Macedonia's and Romania's investment in the tourist sector helps accelerate a positive trend.
By Marina Stojanovska for Southeast European Times in Skopje -- 21/08/12
Group visits to Ohrid, pictured above, and other Macedonian tourist sites have increased dramatically. [Miki Trajkovski/SETimes]
The number of foreign tourists visiting Macedonia has risen two consecutive years since the government began providing subsidies to tourist operators and implementing other measures, making the tourist sector an area of growth and opportunity.
The government started small, providing 1 million euros last year, but the results are big; tourism increased 25 percent in 2011 and is up 11 percent this year.
"Because of the positive results, the government is securing 2.5 million euros to the agency for tourism in subsidies in 2013," Aleksandar Gjorgjiev, government spokesperson, told SETimes.
Gjorgjiev explained the increase is a result of the events the government organised abroad, particularly in the Benelux countries, enabling Macedonian tour operators to sign contracts with foreign tourist agencies to book tourists for the next three seasons.
"The set up provides a secure flow of tourists as well as funds," Gjorgjiev said.
The subsidy is up to 65 euros per tourist in order to encourage tourist operators to attract greater number of tourist groups. To do so, however, the operators must synergise with the tourist service providers to ensure quality at competitive prices.
At present, the Ohrid airport in Macedonia handles nine charter flights a week as a result of the tourist agency arrangements, netting more than 16,000 tourists this summer.
"The positive trend is expected to continue and mark a 12 percent increase in the number of tourists next year," Donco Tenevski, president of the Macedonian Hotel Association, told SETimes.
Tenevski said the positive results are due to the government's diverse approach, including reducing taxes on tourist services from 18 percent to 5 percent, which directly causes a decrease in prices and greater competitiveness.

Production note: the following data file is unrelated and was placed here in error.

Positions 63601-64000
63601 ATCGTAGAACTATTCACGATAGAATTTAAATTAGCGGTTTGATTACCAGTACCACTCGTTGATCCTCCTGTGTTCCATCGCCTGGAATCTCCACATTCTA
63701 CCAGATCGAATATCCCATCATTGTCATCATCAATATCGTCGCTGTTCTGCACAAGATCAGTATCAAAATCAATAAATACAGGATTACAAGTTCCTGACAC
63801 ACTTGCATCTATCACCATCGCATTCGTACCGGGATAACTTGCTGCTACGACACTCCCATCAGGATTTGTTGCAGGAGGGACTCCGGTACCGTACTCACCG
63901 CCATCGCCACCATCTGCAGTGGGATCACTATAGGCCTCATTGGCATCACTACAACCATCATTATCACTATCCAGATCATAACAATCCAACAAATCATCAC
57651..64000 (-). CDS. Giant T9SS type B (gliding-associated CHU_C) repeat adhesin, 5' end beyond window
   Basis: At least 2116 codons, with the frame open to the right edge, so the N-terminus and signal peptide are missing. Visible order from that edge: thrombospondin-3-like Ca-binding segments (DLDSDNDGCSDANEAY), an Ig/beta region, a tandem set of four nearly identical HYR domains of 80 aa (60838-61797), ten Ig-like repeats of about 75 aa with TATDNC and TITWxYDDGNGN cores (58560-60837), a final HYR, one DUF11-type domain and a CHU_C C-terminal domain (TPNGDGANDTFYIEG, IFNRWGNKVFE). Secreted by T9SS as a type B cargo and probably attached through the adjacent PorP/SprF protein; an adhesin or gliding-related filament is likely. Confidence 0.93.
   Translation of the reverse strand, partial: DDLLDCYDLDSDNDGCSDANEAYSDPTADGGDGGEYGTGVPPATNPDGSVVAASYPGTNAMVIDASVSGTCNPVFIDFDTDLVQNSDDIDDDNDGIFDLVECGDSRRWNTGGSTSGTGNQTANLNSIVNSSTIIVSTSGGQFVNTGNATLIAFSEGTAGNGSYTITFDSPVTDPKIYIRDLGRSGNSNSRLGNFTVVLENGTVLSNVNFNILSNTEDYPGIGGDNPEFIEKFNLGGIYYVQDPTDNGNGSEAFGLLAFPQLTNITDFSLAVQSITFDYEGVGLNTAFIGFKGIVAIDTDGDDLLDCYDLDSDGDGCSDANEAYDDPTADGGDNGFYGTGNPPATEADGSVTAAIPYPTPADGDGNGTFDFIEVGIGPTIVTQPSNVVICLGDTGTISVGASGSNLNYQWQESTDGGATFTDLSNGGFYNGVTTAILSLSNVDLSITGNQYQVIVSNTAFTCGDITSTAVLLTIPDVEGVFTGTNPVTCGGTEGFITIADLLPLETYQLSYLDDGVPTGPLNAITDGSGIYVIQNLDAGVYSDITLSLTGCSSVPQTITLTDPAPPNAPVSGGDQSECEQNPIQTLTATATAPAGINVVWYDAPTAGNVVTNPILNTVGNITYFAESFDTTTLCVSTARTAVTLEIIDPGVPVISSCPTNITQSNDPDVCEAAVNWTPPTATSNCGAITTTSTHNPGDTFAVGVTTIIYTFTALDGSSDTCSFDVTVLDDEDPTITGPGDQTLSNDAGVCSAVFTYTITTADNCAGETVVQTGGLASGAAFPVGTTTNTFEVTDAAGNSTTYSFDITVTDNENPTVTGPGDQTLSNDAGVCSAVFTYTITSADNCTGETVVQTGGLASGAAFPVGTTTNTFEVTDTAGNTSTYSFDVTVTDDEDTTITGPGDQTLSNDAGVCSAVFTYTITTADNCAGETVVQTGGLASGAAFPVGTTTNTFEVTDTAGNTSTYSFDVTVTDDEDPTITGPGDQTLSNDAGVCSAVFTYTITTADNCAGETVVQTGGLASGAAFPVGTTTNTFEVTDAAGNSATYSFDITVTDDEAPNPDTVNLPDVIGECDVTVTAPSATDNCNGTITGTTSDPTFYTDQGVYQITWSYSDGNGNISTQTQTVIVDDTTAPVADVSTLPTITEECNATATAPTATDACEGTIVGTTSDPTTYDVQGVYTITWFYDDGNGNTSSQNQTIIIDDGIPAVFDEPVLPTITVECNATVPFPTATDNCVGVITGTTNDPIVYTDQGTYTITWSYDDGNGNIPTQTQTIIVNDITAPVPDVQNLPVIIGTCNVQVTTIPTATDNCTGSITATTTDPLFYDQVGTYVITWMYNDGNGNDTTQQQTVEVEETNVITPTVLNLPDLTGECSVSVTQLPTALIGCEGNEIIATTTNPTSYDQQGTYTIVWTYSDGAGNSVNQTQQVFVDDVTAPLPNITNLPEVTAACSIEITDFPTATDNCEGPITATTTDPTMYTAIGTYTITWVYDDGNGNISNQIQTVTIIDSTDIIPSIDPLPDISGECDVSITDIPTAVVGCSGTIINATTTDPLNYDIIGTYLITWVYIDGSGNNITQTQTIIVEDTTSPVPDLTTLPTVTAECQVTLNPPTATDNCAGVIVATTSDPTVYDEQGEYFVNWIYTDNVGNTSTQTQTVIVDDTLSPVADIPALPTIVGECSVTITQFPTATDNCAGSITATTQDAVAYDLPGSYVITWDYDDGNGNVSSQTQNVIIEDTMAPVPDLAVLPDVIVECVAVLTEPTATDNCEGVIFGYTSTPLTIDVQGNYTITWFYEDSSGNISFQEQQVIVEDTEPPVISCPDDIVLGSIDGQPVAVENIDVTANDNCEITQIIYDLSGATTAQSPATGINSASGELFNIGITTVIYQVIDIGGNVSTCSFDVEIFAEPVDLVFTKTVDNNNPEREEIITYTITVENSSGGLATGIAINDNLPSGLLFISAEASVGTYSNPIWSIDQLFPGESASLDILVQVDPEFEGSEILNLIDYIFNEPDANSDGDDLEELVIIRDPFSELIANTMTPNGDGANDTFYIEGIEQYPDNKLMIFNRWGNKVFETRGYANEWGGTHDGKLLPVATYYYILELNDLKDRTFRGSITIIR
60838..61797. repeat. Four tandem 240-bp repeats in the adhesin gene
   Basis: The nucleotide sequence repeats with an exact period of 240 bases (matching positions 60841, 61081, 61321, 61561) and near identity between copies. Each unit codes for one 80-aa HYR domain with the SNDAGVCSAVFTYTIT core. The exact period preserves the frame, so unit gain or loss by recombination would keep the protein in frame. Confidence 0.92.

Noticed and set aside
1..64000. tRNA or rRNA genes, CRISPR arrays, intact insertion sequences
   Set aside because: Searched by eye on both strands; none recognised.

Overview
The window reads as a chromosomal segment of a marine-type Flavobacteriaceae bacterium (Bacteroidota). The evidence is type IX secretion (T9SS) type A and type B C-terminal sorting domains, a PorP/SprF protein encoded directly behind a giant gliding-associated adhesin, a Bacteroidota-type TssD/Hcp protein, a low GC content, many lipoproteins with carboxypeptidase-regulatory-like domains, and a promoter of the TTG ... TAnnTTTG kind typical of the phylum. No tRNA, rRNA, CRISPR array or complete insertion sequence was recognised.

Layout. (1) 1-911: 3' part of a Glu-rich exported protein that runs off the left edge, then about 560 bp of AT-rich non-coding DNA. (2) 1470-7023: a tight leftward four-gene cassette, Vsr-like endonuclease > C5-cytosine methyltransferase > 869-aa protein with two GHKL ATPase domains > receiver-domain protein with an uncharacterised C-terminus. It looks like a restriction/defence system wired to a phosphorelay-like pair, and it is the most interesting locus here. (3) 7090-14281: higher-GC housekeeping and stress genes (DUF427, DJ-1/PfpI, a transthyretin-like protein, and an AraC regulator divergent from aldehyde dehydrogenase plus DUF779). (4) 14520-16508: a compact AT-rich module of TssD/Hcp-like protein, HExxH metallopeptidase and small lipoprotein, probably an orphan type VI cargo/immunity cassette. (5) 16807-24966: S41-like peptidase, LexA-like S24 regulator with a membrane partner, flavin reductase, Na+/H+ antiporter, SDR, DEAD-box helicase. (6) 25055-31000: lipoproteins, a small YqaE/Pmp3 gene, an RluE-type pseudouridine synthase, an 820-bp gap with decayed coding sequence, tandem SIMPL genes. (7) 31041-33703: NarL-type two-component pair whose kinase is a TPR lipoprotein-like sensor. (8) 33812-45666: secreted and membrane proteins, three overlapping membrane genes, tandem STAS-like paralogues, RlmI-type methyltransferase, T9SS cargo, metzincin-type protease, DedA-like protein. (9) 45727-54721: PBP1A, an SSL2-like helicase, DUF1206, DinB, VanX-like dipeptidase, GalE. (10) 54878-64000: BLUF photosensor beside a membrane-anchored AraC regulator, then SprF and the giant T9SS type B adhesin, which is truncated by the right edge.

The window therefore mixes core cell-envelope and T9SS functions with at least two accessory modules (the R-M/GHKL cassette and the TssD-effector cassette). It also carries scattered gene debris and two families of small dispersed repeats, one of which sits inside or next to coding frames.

Macedonia has also undertaken measures to develop rural and wine tourism.
"The government will fund specialised wine shops at the attractive tourist spots and will also co- finance the expenses for decorating and employment. It will support opening mini-wineries as well, some of which are already open but need to be tied to the tourism's [system] so as bring in extra profit," Georgiev said.
The upscale Elenov winery near picturesque Demir Kapija in southern Macedonia exemplifies the synergy.
Elenov has teamed up with Skopje-based tourist operator Fibula to cater to Dutch tourists. Under the existing arrangements, tourists arrive three times a week to sample wine and traditional Macedonian cuisine.
Both rural and wine tourism are supported by Macedonia's self-employment project, where the government provides financial and other assistance to encourage the opening of tourist-related businesses.
While the financial crisis has caused tourism to suffer in the region in countries such as Greece, tourism in Romania is also growing thanks to government investment in the sector.
Promotion and investments in infrastructure are part of the Romania's tourism plan to double income from tourism and to generate jobs, according to Carmen Moraru, general manager at Romania's regional development and tourism ministry.
Romania attracted nearly 1.6 million tourists in 2011, a 13 percent increase from the previous year. Most came from Germany, Italy and France.
"I forecast a 5 to 7 percent increase in business tourism in Romania, based on infrastructure development," Moraru told SETimes.
SETimes correspondent Gabriel Petrescu in Bucharest contributed to this article.